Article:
In our time-strapped, resource-limited world, we’re all looking for ways to do things more efficiently.
As Adam Seidenfrau ’19 put it: “Maybe it’s helping a friend on perfecting a process they have for solving a certain math problem, informing our parents about how they can save battery life on their phones, or even finding the right time to brush our teeth. There are always opportunities for us to get better.”
In a first-of-its-kind partnership, Ravenscroft is giving students the opportunity to learn from business and manufacturing sectors how to approach those challenges, as one of only two schools selected to participate in N.C. State’s College of Textiles’ pilot program of the Lean Six Sigma Junior Green Belt Certification Academy.
The partnership aligns with Ravenscroft’s mission to provide students with real-world experience that prepares them for a complex and interdependent world. The tools and processes the program instills in students are cross-functional and can be implemented in almost every aspect of their day-to-day lives.
Six Sigma is a discipline widely employed by many manufacturers and focuses on using data to improve processes and reduce waste (or defects). According to its website, it’s “a two-staged approach which drives continual improvement in organizations and strives towards greater than 99% efficiency, where ‘lean’ refers to maximizing customer value and minimizing the areas of waste in processes; creating enhanced customer satisfaction and less wasted resources.”
Reflecting the importance of Six Sigma to today’s businesses, N.C. State’s Lean Six Sigma Junior Green Belt Certification Academy provides students with a truncated learning and certification process comprising 27 hours of online course training and an intensive week-long session on campus with Jeff Blessinger, N.C. State’s extension specialist for the College of Textiles.
A part of Ravenscroft’s curriculum for innovation, research and STEM+, the Lean Six Sigma program is overseen by IT specialist and Genius Lab I/II facilitator Chris Michael. This semester, four seniors have participated in the first cohort of the program. As part of the program, the students — Matthew Lang ’19, Emmanuel Petrov ’19, Adam Seidenfrau ’19 and Katherine Shearin ’19 — evaluated the efficiency of Ravenscroft’s dining services from the perspective of their fellow Upper School students. Their capstone project was a presentation of their research, findings, process and recommendations to a panel including Blessinger, members of BioMérieux’s Process Improvement Team and Lean Six Sigma program coordinator Latoya Giles.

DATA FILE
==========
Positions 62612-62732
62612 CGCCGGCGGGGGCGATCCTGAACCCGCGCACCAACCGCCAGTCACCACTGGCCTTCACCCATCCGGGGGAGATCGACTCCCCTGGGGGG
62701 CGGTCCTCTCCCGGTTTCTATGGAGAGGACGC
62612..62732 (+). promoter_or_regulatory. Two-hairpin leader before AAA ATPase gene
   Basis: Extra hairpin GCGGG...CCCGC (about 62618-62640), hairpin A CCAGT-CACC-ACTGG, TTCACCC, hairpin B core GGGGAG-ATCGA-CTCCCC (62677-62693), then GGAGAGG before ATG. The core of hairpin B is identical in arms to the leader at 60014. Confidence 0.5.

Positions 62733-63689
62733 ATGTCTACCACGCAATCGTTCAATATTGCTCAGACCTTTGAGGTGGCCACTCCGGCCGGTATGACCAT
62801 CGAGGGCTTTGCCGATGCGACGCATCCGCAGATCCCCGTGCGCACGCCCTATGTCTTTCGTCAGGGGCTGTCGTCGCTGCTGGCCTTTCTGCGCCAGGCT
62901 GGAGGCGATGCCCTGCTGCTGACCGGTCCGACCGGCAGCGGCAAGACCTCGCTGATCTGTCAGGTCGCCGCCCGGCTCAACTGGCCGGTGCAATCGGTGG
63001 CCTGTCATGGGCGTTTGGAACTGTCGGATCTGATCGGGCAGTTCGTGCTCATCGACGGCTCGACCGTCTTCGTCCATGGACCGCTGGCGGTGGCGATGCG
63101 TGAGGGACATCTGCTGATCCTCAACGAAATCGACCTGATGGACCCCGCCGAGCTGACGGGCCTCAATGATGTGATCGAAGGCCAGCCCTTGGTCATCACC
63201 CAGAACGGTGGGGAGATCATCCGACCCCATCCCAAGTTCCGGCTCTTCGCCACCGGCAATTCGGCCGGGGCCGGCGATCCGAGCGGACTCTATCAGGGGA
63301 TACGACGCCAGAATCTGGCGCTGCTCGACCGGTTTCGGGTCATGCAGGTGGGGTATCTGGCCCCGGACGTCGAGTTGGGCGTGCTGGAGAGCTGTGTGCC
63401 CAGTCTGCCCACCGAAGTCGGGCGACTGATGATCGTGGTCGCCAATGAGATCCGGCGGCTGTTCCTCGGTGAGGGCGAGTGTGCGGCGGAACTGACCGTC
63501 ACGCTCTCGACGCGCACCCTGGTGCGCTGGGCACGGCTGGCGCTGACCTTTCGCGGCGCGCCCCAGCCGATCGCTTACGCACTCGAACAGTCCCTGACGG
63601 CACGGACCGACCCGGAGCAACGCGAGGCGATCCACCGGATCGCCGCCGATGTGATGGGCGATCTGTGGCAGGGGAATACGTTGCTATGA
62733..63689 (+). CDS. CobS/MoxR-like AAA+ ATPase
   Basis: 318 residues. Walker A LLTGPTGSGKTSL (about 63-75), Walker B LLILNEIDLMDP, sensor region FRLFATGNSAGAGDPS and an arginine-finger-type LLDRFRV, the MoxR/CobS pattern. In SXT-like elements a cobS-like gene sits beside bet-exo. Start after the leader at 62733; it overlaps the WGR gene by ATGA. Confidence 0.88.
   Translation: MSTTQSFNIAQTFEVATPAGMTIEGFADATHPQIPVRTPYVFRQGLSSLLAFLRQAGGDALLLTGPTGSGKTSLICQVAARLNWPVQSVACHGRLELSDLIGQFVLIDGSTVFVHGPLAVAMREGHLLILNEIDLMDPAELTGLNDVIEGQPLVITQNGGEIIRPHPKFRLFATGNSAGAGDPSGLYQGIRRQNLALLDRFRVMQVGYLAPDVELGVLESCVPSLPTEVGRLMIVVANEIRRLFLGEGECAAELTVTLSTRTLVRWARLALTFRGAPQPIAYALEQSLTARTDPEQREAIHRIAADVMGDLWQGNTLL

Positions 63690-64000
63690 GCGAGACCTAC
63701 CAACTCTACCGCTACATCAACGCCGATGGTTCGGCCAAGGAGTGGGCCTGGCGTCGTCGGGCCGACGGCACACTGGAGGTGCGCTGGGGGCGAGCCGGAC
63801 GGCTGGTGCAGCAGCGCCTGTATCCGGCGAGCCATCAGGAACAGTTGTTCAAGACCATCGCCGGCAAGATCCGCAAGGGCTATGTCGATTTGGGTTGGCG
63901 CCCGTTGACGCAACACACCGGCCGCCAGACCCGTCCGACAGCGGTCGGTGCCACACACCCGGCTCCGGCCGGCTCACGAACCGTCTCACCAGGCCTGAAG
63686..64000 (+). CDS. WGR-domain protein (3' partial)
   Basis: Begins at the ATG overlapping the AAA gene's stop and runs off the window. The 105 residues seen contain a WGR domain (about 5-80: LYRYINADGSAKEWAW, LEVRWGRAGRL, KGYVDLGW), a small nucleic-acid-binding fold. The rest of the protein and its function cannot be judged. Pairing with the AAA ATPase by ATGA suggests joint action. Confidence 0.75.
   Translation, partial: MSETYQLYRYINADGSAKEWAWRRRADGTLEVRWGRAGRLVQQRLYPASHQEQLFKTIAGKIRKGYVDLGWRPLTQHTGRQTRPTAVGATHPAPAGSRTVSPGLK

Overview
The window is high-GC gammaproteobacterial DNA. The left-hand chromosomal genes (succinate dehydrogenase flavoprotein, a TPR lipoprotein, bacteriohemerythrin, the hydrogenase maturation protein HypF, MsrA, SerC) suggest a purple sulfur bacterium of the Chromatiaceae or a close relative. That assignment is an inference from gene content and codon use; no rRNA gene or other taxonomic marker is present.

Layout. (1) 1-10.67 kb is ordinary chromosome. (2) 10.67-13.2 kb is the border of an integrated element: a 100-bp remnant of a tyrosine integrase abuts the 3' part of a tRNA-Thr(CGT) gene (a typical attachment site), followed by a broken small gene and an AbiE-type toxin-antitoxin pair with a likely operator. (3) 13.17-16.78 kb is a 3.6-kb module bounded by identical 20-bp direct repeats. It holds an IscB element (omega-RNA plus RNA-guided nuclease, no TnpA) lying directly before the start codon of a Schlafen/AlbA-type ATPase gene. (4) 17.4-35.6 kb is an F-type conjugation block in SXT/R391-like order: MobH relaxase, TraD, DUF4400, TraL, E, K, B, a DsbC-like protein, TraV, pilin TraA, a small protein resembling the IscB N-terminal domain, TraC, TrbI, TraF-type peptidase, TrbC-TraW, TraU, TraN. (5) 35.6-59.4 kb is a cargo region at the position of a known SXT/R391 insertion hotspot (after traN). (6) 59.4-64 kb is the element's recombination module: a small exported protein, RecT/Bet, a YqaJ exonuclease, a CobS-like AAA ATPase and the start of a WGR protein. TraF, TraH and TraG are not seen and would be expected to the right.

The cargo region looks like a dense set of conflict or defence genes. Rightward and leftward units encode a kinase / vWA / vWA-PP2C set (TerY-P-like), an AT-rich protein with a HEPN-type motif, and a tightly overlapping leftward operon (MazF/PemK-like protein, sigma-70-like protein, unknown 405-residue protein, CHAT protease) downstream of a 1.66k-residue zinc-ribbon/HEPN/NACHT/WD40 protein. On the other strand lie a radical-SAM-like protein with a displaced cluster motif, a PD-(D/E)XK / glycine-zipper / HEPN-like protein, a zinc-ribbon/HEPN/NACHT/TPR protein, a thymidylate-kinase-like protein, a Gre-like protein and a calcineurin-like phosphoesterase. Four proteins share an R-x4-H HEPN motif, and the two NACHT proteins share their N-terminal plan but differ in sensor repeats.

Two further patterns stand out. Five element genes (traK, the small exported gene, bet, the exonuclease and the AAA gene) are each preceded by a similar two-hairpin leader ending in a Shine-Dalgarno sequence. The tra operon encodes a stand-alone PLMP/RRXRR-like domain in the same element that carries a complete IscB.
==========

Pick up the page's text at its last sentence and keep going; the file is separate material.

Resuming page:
While Six Sigma is not a new approach, it is innovative for the program to be introduced to Upper School students.
“The Lean Six Sigma training offers applied and experiential learning that fills an important space in Ravenscroft’s academic and extracurricular programs,” Michael said. “Students with an interest in business, engineering, medicine or any other process-oriented career path will benefit from Lean Six Sigma training and experience.”
Participating students have gained valuable expertise that allow them to stand out with colleges and prospective employers.
Katherine Shearin ’19 said of her experiences:
As a Ravenscroft student, the [Lead From Here] Citizen Leader Framework has helped me to develop characteristics for stronger leadership and teamwork. Lean Six Sigma Junior Green Belt training gave me the opportunity to put these skills to the test.
Our team worked together to create a healthy work environment, where there was room for collaboration, mistakes and growth. Through thoughtful communication, we were able to complete our project in a short amount of time without sacrificing the quality of work. Our involvement in Lean Six Sigma put my mind to the test, but this experience has shifted my plan for my future. Now, I would like to follow the path of operational research and computer science, as well as continuing my work with the Lean Six Sigma Academy, maybe even gaining my Black Belt one day.
The work that our team completed this summer opened my eyes to a world in which my love for numbers and analysis is combined with efficiency, plus the added bonus of making people’s lives easier. Going into this summer program, we did not know what to expect, but together we were able to overcome the obstacles we faced and bring the lessons we learned into practice inside and outside of the classroom.
Adam Seidenfrau ’19 said Lean Six Sigma has influenced his daily routine and thinking:
Lean Six Sigma allows me to have an eye for process improvement/waste reduction opportunities on a daily basis. For example, I know that I don’t want to waste any time on the drive to school, and I don’t want to be late; by collecting and utilizing data from the time it takes me to get to school from different routes, I can get to school in a timely and efficient manner and know that I have weeded out alternative solutions that might cause me to waste my own time.
In a much more general sense, Lean Six Sigma taught me that there is always a way to improve a process, or reduce waste from a process, in order to make things easier and more efficient for the people who are using a certain process.
Michael plans to continue the partnership and program because he firmly believes in the processes and tools that are instilled in our students.
“I hope the students continue on this journey of waste reduction and process improvement. These are life and business skills that they will draw from in college and in their careers,” he said.
Adam summarized his key take-away from the Lean Six Sigma program this way: “We have a moral obligation to find places of process improvement and to seize those opportunities.”
In 2018, the Library and Technology Center was reimagined to fit the evolving needs of our students. The Keim Center for Innovation and Research was born. Read the history of this project here.